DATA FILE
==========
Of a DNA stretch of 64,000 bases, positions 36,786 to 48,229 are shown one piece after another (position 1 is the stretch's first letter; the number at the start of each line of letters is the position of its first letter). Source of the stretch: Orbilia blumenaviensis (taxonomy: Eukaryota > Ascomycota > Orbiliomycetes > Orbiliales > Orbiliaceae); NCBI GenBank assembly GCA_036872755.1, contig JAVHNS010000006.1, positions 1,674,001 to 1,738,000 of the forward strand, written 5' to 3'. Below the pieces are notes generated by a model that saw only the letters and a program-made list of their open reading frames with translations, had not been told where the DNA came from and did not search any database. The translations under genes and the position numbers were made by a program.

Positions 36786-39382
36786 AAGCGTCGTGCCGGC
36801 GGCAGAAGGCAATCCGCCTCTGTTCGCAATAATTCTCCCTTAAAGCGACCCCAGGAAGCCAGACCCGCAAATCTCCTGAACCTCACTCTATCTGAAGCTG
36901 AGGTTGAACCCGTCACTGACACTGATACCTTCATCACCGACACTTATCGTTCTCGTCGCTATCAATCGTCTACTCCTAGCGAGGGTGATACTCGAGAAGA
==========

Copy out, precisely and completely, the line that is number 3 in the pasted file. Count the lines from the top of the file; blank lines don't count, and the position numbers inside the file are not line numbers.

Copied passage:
36786 AAGCGTCGTGCCGGC